probably the big box stores won't carry many (if any) of them.

    1. Ricoh Caplio GX100
    2. Canon SD800 IS
    3. Canon S5 IS
    4. Canon A630
     
    SMS, Aug 24, 2007
    #12
  13. Rich

    Bill Tuthill Guest

    How does one buy a Ricoh camera in the USA?
    Why the SD800 and not the SD850?
    Why the A630 and not the A640?
    On Dpreview your #2 and #4 are both rated lower than their replacements.

    Thanks, actually! I might get an A640 because I can't wait for Fuji
    to introduce an optical viewfinder with AA batteries and SD card.
     
    Bill Tuthill, Aug 24, 2007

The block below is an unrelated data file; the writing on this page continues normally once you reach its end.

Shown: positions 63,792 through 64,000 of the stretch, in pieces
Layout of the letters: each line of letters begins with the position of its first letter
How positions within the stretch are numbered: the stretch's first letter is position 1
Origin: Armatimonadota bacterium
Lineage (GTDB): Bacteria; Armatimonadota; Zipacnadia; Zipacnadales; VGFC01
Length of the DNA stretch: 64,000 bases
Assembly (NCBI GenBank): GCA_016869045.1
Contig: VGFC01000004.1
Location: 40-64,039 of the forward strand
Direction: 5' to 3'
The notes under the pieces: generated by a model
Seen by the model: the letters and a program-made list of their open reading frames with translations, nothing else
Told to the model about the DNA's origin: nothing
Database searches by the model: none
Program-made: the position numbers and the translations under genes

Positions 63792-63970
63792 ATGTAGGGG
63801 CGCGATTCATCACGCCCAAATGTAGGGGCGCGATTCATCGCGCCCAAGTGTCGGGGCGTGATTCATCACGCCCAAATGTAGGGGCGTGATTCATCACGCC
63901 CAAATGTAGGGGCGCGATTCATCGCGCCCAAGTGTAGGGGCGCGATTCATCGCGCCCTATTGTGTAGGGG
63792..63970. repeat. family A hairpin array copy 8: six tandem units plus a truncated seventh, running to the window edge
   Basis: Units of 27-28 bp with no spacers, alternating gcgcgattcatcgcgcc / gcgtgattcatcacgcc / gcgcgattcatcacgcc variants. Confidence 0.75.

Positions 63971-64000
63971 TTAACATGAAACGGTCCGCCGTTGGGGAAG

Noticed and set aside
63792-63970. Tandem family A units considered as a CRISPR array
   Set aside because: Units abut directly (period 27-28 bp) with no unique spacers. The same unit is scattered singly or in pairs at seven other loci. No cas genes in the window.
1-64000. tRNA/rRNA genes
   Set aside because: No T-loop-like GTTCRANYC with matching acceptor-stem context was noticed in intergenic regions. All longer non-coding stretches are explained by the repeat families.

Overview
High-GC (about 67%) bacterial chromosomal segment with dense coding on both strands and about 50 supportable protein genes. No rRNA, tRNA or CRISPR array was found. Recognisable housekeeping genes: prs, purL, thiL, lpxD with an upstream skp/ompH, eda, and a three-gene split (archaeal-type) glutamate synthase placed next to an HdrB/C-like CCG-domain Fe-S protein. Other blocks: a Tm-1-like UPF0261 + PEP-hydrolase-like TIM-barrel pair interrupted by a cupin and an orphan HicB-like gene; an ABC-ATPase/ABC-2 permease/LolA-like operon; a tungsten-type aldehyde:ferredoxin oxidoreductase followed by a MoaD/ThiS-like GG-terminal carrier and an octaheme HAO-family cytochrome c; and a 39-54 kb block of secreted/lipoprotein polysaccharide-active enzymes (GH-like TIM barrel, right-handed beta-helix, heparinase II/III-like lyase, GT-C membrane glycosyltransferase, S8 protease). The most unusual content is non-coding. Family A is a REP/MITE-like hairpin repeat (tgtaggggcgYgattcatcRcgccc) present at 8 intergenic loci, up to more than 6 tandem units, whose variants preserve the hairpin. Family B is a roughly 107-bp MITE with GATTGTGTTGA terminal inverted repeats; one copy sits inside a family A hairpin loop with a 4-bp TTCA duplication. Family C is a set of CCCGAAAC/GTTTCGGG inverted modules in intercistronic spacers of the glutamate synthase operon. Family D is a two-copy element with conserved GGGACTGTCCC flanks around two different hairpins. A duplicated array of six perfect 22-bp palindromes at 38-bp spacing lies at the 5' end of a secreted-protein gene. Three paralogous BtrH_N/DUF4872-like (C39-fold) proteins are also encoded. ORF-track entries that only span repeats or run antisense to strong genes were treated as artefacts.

#13
  14. Rich

    SMS Guest

    The SD850 lacks the wide angle lens, but it's fine too.
    The A640 is okay, but in general you don't want to push the pixel count
    due to increased noise. It's still a small sensor.
    Since when has dpreview been objective?

    If Canon hadn't decontented the G series, it could have remained a good
    choice. When they dropped the tilt/swivel LCD, that was the end of the
    line. It's so incredibly useful that I miss it every time I'm using
    something other than my G2.
     
    SMS, Aug 24, 2007
    #14
  15. I can't tell their models apart anymore. All their cameras look the
    same and all their photos are a bit blotchy with purple fringing.
    They're not bad but it seems like the only point of the new models is a
    new case.
     
    Kevin McMurtrie, Aug 25, 2007
    #15